Lerch Bates Inc. Building Insight

Global Leaders in Technical Consulting for the Building Industry

Earthquakes and Elevators

In March 2010, I had the unique opportunity to review earthquake damage on 11 traction elevators located in two hotels in Santiago, Chile.  On Sunday, February 27, 2010 at approximately 3:30AM, and lasting for nearly four minutes, an 8.2 Richter earthquake struck near Santiago Chile. Damage was extensive to many buildings and a loss of life was experienced in and around the epicenter, which was about 130 miles from Santiago.

The two hotels, while in close proximity to each other were very different; one was older and low rise while the other was newer and higher rise. The first, an 8-story low-rise hotel included six traction elevators; three passenger and three service.  All elevators were installed in 1965. The second, a 24 story high-rise hotel included five traction elevators; three passenger and three service.  All elevators were installed in 1998.

After the quake, in the 8-story hotel, each of the six traction elevators had the counterweight assemblies come out of the rails.  Fortunately, the hotel had a seismic monitoring device that automatically stopped the elevators at the next floor when seismic activity was first detected.  This feature, which worked just as designed, prevented more damage to the elevator cars like counterweight frames crashing into the car tops.

In the 24-story hotel no counterweights came out of the guide rails.  These elevators were also equipped with a seismic detection instrument that immediately placed the cars out of service when seismic activity was detected. One of the passenger cars had its hoist cables come out of the 2:1 car top sheave grooves while the car was in motion.  The hoist cables had to be replaced.    Other than that, no damage occurred to the cars with bracket spacing at 1.8 meters.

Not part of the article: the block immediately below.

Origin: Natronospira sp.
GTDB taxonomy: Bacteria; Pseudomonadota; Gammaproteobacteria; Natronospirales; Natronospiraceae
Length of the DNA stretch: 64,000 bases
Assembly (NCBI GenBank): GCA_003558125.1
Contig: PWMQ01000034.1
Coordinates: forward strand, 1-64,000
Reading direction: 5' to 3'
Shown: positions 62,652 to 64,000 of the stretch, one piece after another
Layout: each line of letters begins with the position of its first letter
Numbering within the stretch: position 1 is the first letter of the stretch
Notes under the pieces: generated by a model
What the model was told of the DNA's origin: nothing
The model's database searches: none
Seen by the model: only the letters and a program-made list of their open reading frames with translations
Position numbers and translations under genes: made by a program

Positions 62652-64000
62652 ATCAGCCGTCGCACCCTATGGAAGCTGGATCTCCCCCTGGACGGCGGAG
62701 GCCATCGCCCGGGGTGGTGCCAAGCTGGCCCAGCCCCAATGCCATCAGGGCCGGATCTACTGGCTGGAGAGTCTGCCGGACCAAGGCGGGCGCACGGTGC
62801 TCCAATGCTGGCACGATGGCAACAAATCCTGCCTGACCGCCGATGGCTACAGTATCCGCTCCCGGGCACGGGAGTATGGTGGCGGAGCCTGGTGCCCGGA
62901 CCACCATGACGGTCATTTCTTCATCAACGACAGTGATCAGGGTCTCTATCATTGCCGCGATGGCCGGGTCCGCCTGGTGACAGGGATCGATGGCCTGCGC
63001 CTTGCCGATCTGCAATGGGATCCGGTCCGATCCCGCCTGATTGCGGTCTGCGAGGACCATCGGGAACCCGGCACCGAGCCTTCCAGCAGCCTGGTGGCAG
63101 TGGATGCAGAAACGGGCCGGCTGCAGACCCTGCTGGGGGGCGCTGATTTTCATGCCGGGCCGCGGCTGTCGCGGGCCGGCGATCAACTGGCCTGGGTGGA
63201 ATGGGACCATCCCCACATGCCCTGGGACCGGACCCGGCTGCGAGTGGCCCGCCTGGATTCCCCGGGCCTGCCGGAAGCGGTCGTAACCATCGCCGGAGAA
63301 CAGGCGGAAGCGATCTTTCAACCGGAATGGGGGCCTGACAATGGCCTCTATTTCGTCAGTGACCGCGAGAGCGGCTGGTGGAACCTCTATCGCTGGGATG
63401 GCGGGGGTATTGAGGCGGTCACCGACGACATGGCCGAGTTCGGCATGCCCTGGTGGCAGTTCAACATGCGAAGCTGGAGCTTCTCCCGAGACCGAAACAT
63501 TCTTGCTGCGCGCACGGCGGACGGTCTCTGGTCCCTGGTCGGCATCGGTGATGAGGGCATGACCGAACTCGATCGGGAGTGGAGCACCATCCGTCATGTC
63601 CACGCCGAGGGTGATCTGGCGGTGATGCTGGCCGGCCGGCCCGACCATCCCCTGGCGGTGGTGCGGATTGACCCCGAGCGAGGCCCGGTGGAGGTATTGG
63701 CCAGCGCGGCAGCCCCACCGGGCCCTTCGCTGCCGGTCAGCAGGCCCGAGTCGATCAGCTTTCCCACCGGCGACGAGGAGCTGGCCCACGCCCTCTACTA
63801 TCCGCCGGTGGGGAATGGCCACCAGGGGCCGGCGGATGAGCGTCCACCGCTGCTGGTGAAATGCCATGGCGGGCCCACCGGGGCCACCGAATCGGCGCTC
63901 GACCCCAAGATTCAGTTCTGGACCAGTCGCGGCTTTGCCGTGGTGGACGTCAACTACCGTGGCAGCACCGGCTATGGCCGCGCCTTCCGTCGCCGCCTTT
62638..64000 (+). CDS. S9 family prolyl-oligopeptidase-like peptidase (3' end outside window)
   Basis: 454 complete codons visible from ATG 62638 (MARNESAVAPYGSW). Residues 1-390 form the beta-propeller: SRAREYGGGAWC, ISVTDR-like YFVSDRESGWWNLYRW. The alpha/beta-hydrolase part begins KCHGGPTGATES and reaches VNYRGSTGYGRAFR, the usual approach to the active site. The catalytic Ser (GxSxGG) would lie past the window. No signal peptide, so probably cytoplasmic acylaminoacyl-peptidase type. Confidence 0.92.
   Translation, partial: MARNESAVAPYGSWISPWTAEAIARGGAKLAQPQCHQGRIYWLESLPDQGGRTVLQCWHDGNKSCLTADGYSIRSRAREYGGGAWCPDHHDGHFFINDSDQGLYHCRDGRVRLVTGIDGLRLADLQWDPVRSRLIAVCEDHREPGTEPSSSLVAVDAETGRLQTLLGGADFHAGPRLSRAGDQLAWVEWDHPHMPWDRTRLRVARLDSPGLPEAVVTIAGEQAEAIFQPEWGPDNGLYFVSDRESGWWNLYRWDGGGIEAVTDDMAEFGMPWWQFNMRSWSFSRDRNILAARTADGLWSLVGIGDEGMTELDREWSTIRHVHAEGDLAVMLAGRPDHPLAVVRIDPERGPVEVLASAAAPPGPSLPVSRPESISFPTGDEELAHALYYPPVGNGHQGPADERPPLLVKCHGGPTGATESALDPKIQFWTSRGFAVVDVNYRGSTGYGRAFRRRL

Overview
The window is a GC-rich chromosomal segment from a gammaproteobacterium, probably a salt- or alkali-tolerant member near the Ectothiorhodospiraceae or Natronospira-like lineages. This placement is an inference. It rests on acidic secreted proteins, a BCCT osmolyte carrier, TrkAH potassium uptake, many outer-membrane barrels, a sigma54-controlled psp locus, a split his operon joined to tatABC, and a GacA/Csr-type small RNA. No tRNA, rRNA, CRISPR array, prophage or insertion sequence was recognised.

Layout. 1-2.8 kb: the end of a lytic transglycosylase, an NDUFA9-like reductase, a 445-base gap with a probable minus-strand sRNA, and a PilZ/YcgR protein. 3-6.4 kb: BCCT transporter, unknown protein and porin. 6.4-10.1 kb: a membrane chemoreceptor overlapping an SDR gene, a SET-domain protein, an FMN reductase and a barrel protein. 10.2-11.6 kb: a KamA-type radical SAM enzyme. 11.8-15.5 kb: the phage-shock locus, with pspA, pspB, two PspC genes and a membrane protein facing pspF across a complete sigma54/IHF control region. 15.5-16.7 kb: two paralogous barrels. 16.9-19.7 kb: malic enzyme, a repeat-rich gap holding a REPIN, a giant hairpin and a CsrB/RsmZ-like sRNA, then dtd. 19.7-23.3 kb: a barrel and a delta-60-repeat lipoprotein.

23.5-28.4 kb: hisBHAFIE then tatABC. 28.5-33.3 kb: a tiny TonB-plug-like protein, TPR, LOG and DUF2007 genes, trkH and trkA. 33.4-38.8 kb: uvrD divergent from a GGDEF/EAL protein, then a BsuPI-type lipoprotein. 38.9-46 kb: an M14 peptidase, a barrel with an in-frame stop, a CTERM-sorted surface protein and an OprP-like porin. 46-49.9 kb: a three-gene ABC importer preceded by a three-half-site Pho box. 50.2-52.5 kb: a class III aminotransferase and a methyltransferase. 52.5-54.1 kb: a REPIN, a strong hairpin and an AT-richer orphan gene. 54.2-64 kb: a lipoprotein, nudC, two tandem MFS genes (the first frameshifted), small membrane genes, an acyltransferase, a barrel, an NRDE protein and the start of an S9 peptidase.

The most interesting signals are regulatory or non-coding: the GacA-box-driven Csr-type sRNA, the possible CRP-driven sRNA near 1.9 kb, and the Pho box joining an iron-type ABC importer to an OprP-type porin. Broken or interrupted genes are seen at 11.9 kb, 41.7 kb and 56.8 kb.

The biggest cause of damage to the elevators occurred with a 6 inch waterline on the top floor of the 8 floor hotel ruptured allowing water to flow across the floor for two hours running down the passenger elevator shaft.  This caused failure of the microprocessor boards on top of the car (Mitsubishi locates their car controller on the car top).  It also damaged door operators and caused flooded pits.

The lessons I learned from this experience were:

  • Lesson 1: in earthquake zones, always equip the elevators with seismic detection instruments to immediately stop the car.
  • Lesson 2:  Guide rail brackets should be spaced more closely together.  All of the counterweights derailed in the hotel with bracket spacing of 4.0 meters but none of the counterweights derailed with bracket spacing of 2.0 meters.
  • Lesson 3:  All sheaves should be equipped with rope restraints eliminating the ability of the ropes to jump grooves.
  • Lesson 4:  Always know where the shut off valves are located for major water pipes in the building.  While this is not an elevator related piece of equipment, it would have prevented the significant damage to the electrical boards.

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